Former Junta Leader of Argentina Jorge Rafael Videla Sentenced To Life In Prison
December 23, 2010 By Staff
Today in Latin America
Top Story — The former leader of the Argentine military dictatorship Jorge Rafael Videla was sentenced Wednesday to life in prison for crimes against humanity during the country’s period of military rule between 1976 and 1983.
A court in the central Argentine city of Córdoba found the 85-year old Videla, who has been accused of being the main architect of Argentina’s “Dirty War,” guilty of the killing of dissidents during his rule.
“Videla … is a manifestation of state terrorism,” Judge Maria Elba Martinez said, according to The Telegraph newspaper.
The Argentine court already has sentenced a group of former military members who served Videla’s government to life in prison for crimes against humanity. They were convicted for kidnapping, torturing and murdering more than 180 people in three secret detention centers during the “Dirty War.”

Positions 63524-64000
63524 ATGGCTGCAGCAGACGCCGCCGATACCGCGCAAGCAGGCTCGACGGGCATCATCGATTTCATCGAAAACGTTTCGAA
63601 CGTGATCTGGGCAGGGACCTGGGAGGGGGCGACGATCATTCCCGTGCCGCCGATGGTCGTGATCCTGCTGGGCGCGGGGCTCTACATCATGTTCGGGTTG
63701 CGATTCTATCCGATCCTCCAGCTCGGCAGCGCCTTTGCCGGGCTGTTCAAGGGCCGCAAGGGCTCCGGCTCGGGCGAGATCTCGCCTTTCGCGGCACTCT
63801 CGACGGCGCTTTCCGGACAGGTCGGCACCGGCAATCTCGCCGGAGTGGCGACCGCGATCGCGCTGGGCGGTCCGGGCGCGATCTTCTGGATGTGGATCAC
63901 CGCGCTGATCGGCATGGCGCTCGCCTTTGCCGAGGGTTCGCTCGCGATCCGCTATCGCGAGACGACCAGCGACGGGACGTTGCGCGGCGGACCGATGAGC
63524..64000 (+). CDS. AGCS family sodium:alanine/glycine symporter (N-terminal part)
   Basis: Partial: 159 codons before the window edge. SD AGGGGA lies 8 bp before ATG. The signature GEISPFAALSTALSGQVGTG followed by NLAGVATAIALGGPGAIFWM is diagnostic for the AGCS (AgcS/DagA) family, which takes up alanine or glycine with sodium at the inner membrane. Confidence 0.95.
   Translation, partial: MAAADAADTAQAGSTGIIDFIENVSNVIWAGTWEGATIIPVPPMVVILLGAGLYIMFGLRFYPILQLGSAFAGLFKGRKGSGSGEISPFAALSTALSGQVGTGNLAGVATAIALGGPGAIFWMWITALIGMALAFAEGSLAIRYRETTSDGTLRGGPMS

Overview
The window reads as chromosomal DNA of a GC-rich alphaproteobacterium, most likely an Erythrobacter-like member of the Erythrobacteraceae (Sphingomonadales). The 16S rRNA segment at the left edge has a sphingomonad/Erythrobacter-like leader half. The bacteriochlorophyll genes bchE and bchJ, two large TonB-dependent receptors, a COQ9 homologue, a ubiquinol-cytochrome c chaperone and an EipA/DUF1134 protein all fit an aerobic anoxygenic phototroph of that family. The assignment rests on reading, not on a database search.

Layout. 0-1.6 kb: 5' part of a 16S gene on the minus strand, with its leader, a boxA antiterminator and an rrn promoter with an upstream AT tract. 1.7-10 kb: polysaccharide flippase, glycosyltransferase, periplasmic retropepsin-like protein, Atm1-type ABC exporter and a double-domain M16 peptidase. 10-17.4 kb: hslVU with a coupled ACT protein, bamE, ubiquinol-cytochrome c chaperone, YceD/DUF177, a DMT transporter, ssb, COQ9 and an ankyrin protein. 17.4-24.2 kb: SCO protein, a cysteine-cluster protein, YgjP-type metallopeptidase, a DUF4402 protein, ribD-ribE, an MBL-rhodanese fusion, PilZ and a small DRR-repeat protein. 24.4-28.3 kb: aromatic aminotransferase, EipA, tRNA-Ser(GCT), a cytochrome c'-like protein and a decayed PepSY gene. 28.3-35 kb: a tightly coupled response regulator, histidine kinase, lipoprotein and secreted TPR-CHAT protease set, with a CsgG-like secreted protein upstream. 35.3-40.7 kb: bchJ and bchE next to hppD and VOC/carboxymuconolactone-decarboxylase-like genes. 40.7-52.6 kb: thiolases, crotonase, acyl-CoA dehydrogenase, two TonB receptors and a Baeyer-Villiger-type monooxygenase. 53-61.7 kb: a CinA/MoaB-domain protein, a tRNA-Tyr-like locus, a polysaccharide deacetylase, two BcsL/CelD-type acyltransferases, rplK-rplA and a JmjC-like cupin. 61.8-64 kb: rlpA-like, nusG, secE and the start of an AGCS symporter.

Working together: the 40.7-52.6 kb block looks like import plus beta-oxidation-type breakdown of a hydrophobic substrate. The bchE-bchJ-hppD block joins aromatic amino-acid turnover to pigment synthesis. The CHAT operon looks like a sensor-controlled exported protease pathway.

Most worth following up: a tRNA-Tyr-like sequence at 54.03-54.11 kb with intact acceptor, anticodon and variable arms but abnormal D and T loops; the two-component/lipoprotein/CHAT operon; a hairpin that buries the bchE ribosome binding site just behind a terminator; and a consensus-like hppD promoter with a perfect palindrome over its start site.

Videla ruled Argentina after the coup against Isabel Martinez de Perón in 1976 until 1981, when tens of thousands were killed or “disappeared.”
A court had already sentenced and jailed Videla for crimes in the “Dirty War” after the country returned to democracy in 1985, but was pardoned and released by President Carlos Menem in 1990. Recently departed Argentine President Néstor Kirchner annulled the pardons against former junta members in 2007.
A large crowd of families and supporters of victims cheered on the streets in response to the sentencing.
Seeking justice “is the only thing we have left in life. Our children haven’t appeared — we don’t know anything about them,” said Nair Amuedo of the Mothers of the Plaza de Mayo human rights group, according to The Associated Press. “At least these murderers were condemned for who they are.”
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